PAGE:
In June 2015, volunteers from the Association of Reef Keepers took about a thousand pieces of elkhorn and staghorn coral and used monofilament line to attach them to PVC “trees” at sites near Little Thatch Island and in Little Mountain Trunk Bay off Virgin Gorda.
By the beginning of September 2017, these first coral “nurseries” in the Virgin Islands were thriving. The original three-inch fragments had grown several times their original size, and some measured two feet.
Pieces already had been transplanted in Smugglers Cove off Tortola, and others were to be transplanted in Little Dix Bay off Virgin Gorda and at Diamond Reef off Great Camanoe.
Then came Sept. 6.
ARK President Dr. Shannon Gore called her first dive after Hurricane Irma “heartbreaking.”
The nurseries were destroyed, and much of the reef was covered in red algal bloom.
“Immediately after the hurricanes, it’s very common,” she said. “The reefs less than 20 feet in depth were decimated.”
Her next stop, however, was the wreck of the RMS Rhone, the VI’s most legendary dive site. She was stunned at the clarity of the waters.
“It was amazing,” she said. “There was some glimmer of hope.”
The corals’ future was still uncertain, though. The original funder of the nursery project, the Nature Conservancy, had already pulled out. Since then, Dr. Gore explained, “ARK has been basically self-supporting, with donations and however we can raise the funds.”
The coral nursery project was part of ARK’s mission to bolster local reefs that are rapidly declining: According to ARK, 80 percent of coral reefs in the Caribbean have died in the past 50 years, a process that leads to degradation of shorelines and overall damage to the ecosystem.
The project was helped along by Dive BVI, the Conservation and Fisheries Department and the VI National Parks Trust.
Still, without funding, Dr. Gore thought she might have to cut her losses and move on.
That’s when she received a call from a donor with the United States-based Coral Restoration Foundation, which was offering 20 new PVC trees that can each hold 2,000 pieces of coral — twice as much as the old ones.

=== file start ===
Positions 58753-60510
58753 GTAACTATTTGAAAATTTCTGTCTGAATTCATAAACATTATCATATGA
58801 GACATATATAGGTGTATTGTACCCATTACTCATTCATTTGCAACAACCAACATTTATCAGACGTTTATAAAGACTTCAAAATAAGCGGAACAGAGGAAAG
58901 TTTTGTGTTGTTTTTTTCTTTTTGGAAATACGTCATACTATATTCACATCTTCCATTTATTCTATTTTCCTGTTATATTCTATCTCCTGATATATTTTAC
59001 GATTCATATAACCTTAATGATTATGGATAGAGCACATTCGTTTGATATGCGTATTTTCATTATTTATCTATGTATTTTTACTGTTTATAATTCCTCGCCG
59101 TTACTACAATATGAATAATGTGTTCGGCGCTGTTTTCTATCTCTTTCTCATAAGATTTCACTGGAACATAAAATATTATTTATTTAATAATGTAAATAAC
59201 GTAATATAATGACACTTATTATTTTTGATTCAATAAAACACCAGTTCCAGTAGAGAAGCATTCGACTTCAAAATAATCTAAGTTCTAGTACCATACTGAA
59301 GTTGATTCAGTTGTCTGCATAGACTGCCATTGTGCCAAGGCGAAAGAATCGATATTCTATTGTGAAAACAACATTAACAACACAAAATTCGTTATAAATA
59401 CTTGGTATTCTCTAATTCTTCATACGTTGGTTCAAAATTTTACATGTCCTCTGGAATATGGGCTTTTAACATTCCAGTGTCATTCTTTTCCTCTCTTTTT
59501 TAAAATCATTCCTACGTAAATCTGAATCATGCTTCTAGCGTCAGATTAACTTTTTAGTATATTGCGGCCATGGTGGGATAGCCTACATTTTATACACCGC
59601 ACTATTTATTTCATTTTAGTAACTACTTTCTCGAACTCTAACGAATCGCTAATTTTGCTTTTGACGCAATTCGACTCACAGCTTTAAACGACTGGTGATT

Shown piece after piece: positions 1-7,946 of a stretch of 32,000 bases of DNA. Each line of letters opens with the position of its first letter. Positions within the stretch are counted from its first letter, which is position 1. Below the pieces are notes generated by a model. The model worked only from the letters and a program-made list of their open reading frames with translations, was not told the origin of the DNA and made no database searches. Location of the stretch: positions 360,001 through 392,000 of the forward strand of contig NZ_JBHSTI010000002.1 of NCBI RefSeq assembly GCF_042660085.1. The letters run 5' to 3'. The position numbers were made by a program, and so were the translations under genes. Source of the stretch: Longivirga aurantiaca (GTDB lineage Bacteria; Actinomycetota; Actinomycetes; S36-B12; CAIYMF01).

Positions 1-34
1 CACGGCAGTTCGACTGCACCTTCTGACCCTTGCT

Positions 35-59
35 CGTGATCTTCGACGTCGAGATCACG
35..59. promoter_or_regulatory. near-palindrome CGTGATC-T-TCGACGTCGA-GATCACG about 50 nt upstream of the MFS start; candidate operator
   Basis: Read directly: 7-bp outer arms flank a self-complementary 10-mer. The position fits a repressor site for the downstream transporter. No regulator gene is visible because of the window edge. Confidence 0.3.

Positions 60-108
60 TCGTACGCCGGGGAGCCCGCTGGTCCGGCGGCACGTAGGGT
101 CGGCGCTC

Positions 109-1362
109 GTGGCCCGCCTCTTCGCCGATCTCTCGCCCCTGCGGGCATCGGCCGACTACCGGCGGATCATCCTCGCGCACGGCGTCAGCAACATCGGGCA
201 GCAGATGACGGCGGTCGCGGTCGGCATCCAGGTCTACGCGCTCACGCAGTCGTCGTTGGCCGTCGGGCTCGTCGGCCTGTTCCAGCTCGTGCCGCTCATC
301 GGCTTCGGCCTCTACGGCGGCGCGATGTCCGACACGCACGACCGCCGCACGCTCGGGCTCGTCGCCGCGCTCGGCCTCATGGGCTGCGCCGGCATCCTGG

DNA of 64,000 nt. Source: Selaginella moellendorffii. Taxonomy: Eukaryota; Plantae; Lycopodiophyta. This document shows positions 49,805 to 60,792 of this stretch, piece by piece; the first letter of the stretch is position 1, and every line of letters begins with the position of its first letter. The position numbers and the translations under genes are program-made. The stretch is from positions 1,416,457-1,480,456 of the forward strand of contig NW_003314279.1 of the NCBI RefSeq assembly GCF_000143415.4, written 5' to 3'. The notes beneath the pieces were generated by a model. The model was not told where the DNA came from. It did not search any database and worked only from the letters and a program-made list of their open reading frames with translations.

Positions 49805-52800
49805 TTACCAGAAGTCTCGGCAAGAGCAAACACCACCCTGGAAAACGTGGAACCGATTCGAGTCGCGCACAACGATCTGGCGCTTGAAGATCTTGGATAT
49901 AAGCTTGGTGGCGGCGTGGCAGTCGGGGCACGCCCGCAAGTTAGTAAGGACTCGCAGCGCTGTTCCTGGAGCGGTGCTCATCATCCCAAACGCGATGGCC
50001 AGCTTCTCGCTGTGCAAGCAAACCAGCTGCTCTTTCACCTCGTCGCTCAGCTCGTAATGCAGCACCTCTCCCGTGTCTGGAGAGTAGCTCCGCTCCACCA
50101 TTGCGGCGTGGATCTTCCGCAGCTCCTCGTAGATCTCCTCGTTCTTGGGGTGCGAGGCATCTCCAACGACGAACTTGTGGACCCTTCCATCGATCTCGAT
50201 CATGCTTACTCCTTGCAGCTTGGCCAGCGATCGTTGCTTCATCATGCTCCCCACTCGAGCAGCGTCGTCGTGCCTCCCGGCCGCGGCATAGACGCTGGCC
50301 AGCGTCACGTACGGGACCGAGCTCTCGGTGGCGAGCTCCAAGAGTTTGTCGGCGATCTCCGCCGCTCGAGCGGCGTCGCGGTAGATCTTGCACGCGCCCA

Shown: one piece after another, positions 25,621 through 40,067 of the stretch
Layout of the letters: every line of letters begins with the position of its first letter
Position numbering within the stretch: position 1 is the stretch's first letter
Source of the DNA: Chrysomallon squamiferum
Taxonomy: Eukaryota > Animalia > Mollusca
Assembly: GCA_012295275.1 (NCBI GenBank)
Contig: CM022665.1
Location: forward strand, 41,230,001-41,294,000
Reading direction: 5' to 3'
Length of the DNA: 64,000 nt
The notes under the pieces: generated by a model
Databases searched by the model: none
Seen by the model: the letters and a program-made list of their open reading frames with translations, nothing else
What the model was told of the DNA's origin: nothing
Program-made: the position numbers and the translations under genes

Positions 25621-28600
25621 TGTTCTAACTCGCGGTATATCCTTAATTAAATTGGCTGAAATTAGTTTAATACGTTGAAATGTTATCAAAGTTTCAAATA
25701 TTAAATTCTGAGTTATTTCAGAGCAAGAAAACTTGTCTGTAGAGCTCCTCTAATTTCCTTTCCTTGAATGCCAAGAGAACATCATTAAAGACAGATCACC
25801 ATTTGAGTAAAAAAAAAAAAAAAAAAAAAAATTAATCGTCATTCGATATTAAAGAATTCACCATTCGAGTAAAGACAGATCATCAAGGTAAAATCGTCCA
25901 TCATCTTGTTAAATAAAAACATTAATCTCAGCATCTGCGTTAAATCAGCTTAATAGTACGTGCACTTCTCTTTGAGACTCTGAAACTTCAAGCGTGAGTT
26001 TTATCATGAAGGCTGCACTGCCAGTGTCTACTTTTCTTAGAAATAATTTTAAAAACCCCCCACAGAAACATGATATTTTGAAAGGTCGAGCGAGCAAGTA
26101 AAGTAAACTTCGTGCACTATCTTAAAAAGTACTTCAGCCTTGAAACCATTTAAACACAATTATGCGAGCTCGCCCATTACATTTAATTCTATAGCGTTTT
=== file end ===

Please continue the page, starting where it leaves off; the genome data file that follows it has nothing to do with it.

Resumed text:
“The length and height is still the same, but the PVC is thinner so you can get twice as many per row,” she said. “We might as well do it again. Why give up now?”
The effort involved in putting them together, Dr. Gore explained, goes beyond a new bedroom set from IKEA: “It’s a lot of little pieces.”
She had assistance from the crew of the RFA Mounts Bay, who helped assemble them during their visit in July.
Lessons from history
Once assembled, the sooner the structures get in the water, the better. Last time, there wasn’t enough time for the corals to glue themselves to the substrate before the storm hit.
This time, she said, “it will be right after hurricane season, so it has six to eight months to secure itself to the substrate instead of loose corals rolling around.”
There are other lessons to be learned from Irma, too: The trees will be planted deeper to prevent them from coming loose.
Then comes the task of finding the coral fragments.
“If it’s broken off and it’s not currently attached to a colony, we can use [it],” said ARK volunteer Emily Graf of Sail Caribbean Divers, who noted that anyone who spots loose coral can help by snapping photos and sending them to ARK. “That’s one of the major harder things to come by, and will take a little more time.”
The nursery sites will be different from the ones used before the storm. Ms. Graf explained that volunteers are working on “finding areas that are a little more protected.”